Change and continuity within the Southeast Asian port-city system very much depended on fluctuations in trading relationships with China before the seventeenth century. Individual port cities waxed and waned, but the system was fairly coherent in its patterns of trade. The 'concentricity of entrepot and polity was almost a universal phenomenon in Southeast Asia'.11 The increased presence of European traders who forced their commercial interests by the use of political interference backed by military force accelerated the decline of specific indigenous port cities from the mid seventeenth centuries, shifting focus to those occupied, conquered or established by Europeans and their marshalling of indigenous labor. The conquest of Melaka in 1511 by the Portuguese, and subsequent conquest by the Dutch in 1641, precipitated the city's decline from the most cosmopolitan emporium in the world, but in turn stimulated the growth of alternative Southeast Asian entrepots like Aceh, Banten and the coastal sultanates of the Malay peninsula. In turn, port cities like Banten that were not conquered militarily stimulated the establishment of European-controlled rival ports designed specifically to divert already existing trade patterns and link them to direct sea routes with Europe. A case in point is the establishment in 1619 of Batavia, the Asian capital of the Dutch East India Company empire, in the vicinity of Banten on the west coast of Java is a case in point.

            Part of the conceptual problem with characterizations of Southeast Asian and Asian port-polities by scholars in the late 1980s was the insistence that they were "Asian".12 The original collection of essays edited by Frank Broeze, Brides of the Sea, was revised in its second incantation by dropping the feminization of urban entities but retained its Asia-centricity in the title Gateways of Asia. Although Broeze claimed that his notion of "Asia" came from Said's more expansive geographical definition of the concept in his famous book Orientalism, the inclusion of East African port cities in both books is surely a stretch of the imagination.13  It's interesting to note the reluctance to embrace the idea of the Indian Ocean as a category of analysis within this literature, partly because of the inclusion of port cities on the South China and East Seas. The unifying factor of urban forms in Gateways of Asia is that:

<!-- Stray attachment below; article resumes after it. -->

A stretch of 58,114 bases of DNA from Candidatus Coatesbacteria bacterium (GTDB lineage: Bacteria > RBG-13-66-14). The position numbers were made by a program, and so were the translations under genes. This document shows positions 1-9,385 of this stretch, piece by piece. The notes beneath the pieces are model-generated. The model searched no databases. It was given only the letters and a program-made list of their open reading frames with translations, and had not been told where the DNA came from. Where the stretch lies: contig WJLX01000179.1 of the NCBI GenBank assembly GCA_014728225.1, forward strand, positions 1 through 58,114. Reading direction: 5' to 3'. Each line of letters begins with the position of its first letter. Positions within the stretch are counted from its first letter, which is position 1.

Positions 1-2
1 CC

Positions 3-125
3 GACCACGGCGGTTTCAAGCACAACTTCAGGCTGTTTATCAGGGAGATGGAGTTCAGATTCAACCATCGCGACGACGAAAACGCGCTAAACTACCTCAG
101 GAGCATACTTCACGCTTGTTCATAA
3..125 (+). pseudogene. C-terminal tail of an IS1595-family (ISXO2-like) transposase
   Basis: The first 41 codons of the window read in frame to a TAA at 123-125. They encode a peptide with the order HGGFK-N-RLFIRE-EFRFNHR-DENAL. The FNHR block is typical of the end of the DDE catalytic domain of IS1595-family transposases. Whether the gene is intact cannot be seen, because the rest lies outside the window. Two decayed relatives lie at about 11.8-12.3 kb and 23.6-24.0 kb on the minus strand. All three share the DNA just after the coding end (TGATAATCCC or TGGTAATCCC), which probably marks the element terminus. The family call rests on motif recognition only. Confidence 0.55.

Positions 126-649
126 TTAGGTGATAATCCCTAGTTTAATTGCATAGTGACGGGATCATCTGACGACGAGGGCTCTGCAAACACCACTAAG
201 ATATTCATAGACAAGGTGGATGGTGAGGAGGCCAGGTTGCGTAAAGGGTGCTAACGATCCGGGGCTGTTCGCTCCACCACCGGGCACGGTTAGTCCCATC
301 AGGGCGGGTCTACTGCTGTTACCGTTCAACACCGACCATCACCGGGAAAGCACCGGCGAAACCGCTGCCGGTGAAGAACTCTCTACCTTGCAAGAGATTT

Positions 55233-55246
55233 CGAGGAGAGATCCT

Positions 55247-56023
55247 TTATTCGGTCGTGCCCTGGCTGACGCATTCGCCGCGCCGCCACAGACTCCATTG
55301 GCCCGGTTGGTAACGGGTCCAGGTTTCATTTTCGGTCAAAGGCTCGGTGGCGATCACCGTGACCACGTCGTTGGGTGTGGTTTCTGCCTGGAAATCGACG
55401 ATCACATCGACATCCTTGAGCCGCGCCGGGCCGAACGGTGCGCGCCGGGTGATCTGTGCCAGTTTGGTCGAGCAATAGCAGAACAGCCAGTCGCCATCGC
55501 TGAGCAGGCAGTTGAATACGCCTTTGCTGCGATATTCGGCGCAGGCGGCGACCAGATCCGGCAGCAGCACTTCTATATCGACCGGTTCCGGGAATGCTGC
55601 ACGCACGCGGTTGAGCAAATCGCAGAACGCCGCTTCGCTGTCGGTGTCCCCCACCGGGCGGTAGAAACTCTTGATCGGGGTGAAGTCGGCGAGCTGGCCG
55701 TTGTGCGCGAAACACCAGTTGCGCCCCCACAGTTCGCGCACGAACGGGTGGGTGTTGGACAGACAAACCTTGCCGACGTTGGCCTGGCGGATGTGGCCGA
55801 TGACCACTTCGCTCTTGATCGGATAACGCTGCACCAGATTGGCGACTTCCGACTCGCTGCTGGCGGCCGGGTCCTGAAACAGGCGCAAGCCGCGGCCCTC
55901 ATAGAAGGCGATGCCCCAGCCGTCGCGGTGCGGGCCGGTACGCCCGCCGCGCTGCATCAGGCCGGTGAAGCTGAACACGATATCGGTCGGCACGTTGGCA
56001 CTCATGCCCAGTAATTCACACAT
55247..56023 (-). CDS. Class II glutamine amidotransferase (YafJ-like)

The foundations of most if not all Asian port cities ultimately rests on indigenous fishing villages─ It would not be too much to see the origins of Asian sea faring in the myriad of fishing communities which, to a very large extent, still stretch along much of the littoral of the continent and its islands.14

            The main problem with including Cape Town as an Indian Ocean or "Asian" port city is that it grew entirely without direct contact with indigenous Indian Ocean shipping networks. Cape Town as a port was exclusively tied into European shipping patterns across the Atlantic and Indian Oceans. There is no evidence that Asian, African or Arabic ships ever entered Table Bay before the nineteenth century. Nor could indigenous hunter-gatherer or pastoral societies in the Western or Eastern Cape prior to European settlement be characterized as "fishing villages". The orientation of indigenous societies in the region was not towards the sea. Trading relations between African societies in the geographical area of modern South Africa took place through overland routes. Although these contacts were ancient, they did not rely on riverine communications and did not resemble the "upstream-downstream" hierarchical relationships between Southeast Asian communities linked to the coast.